• We handle all the administrative details and in-between. We also ensure creators deliver the expected deliverables, so you don’t have to be nervous or go chasing anyone.
  • We work with you to find a budget you’re comfortable with. On your end, you’re only dealing with a representative from the Toronto Blogger Collective, and not 10 separate email threads with different individual influencers with different pricing. We understand the going rates, and ensure all parties, very much including our creators, are being treated and compensated fairly.
  • We use software to track hashtags to give you a picture of ROI. We also gather all applicable stats to send you in a report after the campaign. You will, undoubtedly, understand exactly what you paid for, and why it was absolutely worth it.
  • Our creators are from the Greater Toronto Area and their audiences are often your target market. We also love the idea of helping you establish new connections with local creators.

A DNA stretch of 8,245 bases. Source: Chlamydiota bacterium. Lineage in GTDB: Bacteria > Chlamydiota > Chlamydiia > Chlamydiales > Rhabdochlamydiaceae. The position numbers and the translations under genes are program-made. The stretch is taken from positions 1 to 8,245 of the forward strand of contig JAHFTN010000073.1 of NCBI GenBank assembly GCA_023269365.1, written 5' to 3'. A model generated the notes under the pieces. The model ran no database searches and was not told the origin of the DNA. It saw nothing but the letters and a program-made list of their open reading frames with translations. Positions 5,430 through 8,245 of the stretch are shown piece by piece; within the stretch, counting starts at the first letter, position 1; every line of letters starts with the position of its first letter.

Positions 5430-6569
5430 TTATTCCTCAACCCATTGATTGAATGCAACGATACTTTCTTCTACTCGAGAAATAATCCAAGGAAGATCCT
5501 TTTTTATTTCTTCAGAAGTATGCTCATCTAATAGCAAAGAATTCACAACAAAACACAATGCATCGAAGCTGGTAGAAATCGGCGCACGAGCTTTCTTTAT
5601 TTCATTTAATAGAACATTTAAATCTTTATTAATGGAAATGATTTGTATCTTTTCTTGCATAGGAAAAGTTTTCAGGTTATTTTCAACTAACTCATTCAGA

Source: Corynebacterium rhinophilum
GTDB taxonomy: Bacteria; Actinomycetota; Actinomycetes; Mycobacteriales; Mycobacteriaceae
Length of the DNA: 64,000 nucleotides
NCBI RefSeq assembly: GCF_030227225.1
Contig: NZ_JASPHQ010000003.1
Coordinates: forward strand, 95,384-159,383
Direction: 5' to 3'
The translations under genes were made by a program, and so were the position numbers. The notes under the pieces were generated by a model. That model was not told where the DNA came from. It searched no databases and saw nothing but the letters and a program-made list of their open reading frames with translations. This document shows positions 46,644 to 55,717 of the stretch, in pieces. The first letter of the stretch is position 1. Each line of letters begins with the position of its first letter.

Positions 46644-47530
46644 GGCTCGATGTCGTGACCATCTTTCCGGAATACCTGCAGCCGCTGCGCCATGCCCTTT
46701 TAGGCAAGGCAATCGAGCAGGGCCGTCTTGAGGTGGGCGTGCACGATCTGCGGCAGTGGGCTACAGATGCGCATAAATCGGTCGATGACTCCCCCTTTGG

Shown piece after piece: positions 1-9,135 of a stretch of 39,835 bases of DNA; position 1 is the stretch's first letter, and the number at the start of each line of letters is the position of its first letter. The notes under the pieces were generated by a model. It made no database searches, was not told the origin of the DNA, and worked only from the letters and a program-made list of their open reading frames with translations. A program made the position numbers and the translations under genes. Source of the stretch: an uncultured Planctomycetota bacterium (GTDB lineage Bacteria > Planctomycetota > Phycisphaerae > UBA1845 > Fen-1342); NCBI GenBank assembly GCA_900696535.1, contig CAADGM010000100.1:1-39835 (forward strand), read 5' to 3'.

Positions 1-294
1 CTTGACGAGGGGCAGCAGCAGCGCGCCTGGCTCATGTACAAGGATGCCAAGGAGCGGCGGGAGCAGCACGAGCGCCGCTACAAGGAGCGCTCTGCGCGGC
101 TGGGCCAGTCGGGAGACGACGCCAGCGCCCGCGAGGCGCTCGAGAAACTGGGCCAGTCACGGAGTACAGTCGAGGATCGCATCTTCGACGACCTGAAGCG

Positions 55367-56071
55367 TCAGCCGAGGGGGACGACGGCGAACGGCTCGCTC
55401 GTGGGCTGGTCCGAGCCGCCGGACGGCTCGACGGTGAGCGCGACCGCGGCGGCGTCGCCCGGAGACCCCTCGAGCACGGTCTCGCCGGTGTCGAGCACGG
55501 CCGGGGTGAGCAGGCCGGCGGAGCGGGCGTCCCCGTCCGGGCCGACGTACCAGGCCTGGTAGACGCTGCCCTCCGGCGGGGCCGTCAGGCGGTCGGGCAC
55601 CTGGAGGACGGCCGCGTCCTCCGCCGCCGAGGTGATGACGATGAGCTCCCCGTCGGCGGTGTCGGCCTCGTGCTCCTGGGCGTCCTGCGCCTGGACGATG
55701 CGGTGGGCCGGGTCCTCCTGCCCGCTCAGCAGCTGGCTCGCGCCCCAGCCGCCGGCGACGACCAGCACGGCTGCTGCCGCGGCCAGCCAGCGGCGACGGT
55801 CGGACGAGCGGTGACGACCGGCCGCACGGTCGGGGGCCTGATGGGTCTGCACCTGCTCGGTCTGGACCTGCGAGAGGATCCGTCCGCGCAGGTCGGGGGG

We ultimately want to provide win-win partnerships for our community and your tourism board, brand, or business when we’re able to. As I mentioned up above, there’s no reason we can’t share the same goal, and execute it brilliantly. Lastly, the partnership can take any form, and there’s no real limitation in how we can aid you in your goals.

I’ve done my best to share the pertinent information around what you need to know about working with influencers and content creators, but I encourage you to reach out if you have further questions to christopher.mitchell@thebloggercollective.com.

Thanks. I hope this was useful, and look forward to the opportunity for future inquiries and collaborations.

Here are some articles on experiences in York Durham Headwaters written by Christopher.

Appreciate the Life and Work of Lucy Maud Montgomery, Author of Anne of Green Gables, at the Leaskdale Manse

Taking a Dairy Farm Tour in Loretto, Ontario at Sheldon Creek Dairy

Kayaking the Nonquon River Near Seagrave, Ontario with Riverview Tours

Foxingham Farm Bed & Breakfast: A Home Away From Home in Mulmur, Ontario